43 Years Later, Anti-Choice Advocates Continue to Ignore ‘Roe’

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Commentary Law and Policy

43 Years Later, Anti-Choice Advocates Continue to Ignore ‘Roe’

Jessica Mason Pieklo

What good is having the right to an abortion as settled law if anti-choice advocates refuse to recognize it as such?

Friday marks the 43rd anniversary of Roe v. Wade, and abortion rights have never been more at risk. Anna Yocca sits in a Tennessee jail, waiting for her next court appearance on an attempted murder charge for allegedly trying to self-induce an abortion with a court hanger. Later this spring, the Roberts Court will hear arguments in Whole Woman’s Health v. Cole, a case challenging provisions of HB 2, an omnibus law that has largely succeeded in basically regulating abortion out of existence in Texas, even with portions blocked by the courts. Meanwhile, cases in Michigan and California are testing whether or not Catholic hospitals can refuse to follow best medical practices and deny reproductive health care to patients based on religious doctrine.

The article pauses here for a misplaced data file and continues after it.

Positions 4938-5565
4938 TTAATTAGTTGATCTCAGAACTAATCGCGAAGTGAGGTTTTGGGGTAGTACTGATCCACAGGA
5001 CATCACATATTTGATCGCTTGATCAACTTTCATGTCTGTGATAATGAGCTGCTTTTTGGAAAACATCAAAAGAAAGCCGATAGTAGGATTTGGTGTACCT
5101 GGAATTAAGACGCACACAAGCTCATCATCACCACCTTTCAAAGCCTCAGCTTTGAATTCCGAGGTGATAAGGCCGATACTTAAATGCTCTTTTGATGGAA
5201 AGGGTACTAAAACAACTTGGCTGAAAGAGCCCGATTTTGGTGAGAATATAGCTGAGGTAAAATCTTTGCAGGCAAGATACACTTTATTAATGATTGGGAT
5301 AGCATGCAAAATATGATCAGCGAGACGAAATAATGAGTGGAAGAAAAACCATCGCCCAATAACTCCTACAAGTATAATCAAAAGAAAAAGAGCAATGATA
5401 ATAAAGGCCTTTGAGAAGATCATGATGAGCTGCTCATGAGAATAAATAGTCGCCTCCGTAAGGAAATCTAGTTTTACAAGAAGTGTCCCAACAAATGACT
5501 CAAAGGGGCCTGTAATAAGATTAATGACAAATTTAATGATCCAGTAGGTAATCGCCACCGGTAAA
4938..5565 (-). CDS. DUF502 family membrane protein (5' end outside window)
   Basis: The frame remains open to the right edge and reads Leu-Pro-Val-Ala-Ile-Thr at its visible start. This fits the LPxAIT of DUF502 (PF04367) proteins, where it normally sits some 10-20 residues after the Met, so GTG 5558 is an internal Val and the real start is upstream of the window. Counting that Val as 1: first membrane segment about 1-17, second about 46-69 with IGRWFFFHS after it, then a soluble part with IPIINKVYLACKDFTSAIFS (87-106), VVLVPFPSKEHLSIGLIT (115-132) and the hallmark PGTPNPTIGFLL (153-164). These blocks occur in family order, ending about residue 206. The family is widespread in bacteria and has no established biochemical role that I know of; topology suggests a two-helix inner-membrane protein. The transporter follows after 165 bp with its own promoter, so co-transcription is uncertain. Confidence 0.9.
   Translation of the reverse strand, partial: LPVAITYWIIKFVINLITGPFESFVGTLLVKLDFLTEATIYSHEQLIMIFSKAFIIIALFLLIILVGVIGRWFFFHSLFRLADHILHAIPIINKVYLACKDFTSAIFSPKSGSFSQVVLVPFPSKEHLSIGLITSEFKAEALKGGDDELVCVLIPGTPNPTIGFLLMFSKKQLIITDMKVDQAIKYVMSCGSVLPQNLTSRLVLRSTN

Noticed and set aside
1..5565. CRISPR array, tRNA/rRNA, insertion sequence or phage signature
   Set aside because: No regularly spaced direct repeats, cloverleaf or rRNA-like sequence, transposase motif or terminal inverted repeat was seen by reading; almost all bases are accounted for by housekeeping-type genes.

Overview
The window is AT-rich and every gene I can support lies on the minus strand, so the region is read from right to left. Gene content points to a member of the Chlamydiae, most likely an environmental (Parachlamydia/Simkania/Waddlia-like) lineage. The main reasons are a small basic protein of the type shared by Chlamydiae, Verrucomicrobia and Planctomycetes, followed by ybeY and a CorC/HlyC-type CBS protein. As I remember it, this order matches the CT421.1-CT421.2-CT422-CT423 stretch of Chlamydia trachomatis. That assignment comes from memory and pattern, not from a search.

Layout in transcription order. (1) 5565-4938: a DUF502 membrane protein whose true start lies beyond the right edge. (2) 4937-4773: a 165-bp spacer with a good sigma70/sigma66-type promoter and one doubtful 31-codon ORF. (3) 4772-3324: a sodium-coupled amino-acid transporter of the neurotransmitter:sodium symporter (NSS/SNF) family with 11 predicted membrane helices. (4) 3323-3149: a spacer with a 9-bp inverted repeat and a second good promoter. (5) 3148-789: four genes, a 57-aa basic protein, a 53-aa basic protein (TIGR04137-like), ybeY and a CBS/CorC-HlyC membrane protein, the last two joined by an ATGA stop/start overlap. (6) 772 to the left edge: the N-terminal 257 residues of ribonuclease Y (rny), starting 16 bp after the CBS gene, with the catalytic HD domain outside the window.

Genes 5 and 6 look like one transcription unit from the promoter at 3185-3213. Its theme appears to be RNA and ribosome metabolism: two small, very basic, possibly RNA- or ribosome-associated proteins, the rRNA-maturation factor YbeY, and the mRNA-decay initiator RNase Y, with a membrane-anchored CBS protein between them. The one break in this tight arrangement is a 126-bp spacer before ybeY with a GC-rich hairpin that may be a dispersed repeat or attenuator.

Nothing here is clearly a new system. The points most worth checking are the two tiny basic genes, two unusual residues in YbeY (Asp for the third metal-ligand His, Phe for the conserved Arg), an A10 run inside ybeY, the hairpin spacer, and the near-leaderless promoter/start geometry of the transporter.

Forty-three years after the Supreme Court decided Roe v. Wade, this is what “settled law” looks like when it comes to abortion rights—a legal landscape arguably as hostile and confusing for many pregnant patients as it was before Roe.

Take, for example, Whole Woman’s Health v. Cole, the abortion access case the Roberts Court will hear later this spring. The challenged provisions of Texas’ HB 2 require abortion clinics to meet the same architectural requirements as stand-alone surgical centers, and also require abortion doctors to maintain admitting privileges at nearby hospitals in order to perform abortions in the state. Proponents insist the measures promote patient safety, despite a mountain of evidence that these kinds of targeted regulation of abortion providers (TRAP) laws do just the opposite—they worsen patient care and health outcomes.

Since Texas enacted HB 2, as Teddy Wilson reported for Rewire, the state has seen the number of clinics that provide abortion services drop from 25 to 19. Should the Supreme Court uphold the law, no more than ten will remain open. Those clinics that have been able to stay open are primarily located in the heavily populated urban areas of the state, leaving rural Texans to travel hundreds of miles to access an abortion provider. A recent study suggested many don’t make the trip: Between 100,000 and 240,000 Texas women of reproductive age have attempted to end their pregnancies on their own.

Sex. Abortion. Parenthood. Power.